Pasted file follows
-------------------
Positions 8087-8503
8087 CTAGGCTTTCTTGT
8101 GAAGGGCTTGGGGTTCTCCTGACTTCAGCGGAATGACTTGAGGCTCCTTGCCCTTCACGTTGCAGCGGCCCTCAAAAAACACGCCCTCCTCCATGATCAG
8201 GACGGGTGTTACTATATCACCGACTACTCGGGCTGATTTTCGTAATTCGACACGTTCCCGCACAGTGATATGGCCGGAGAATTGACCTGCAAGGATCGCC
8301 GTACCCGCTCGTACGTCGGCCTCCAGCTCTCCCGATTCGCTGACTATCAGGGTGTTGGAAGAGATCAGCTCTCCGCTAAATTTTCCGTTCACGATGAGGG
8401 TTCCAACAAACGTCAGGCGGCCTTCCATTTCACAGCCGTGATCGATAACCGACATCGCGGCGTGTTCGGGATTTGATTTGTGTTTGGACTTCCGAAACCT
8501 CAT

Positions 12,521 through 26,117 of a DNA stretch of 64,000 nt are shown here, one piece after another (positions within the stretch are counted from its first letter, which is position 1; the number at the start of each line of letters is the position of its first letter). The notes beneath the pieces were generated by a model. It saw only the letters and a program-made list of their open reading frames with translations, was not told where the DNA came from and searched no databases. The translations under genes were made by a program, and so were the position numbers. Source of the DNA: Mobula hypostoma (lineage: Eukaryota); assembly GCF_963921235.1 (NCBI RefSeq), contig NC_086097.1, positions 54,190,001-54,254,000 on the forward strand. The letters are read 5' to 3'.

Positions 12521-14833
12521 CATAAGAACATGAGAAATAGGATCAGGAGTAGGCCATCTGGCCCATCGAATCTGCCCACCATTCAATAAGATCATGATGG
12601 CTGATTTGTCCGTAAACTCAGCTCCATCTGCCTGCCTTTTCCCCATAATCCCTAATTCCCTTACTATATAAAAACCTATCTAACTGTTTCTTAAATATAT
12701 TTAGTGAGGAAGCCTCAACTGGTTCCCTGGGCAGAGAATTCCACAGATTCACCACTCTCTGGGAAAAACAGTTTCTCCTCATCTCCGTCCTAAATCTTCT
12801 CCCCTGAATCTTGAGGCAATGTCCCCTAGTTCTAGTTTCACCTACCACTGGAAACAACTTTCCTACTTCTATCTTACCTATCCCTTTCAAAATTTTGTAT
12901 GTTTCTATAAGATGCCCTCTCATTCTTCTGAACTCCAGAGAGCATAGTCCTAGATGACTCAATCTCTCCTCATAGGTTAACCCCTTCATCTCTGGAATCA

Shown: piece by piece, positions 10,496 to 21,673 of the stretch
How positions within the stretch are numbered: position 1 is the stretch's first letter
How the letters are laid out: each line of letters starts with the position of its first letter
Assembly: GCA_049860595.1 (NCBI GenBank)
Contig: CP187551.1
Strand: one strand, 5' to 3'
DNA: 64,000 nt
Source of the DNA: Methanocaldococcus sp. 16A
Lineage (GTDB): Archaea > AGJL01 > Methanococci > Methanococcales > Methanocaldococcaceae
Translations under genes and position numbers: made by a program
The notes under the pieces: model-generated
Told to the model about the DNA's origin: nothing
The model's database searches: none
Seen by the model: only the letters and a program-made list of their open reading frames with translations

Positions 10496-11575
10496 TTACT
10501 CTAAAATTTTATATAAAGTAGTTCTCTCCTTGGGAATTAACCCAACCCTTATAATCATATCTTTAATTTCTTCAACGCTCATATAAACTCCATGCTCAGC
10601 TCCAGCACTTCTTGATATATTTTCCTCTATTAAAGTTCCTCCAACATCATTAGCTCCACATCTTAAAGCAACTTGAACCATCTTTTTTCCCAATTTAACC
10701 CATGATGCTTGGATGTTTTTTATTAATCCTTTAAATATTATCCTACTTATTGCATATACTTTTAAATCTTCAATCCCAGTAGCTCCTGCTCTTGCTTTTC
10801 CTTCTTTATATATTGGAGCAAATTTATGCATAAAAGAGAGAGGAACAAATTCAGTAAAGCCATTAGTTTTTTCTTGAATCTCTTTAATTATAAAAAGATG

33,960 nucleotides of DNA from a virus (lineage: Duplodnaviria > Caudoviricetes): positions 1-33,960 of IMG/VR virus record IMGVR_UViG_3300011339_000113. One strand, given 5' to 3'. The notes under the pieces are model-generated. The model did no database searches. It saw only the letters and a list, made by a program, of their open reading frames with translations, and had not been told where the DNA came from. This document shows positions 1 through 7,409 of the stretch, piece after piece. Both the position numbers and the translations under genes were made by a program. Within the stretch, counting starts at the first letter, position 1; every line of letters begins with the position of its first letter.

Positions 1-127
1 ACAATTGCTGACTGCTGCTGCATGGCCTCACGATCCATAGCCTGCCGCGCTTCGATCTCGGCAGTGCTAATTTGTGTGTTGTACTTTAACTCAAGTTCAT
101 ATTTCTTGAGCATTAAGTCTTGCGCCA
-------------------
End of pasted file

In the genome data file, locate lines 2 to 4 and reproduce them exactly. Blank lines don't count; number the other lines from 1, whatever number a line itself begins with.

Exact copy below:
8087 CTAGGCTTTCTTGT
8101 GAAGGGCTTGGGGTTCTCCTGACTTCAGCGGAATGACTTGAGGCTCCTTGCCCTTCACGTTGCAGCGGCCCTCAAAAAACACGCCCTCCTCCATGATCAG
8201 GACGGGTGTTACTATATCACCGACTACTCGGGCTGATTTTCGTAATTCGACACGTTCCCGCACAGTGATATGGCCGGAGAATTGACCTGCAAGGATCGCC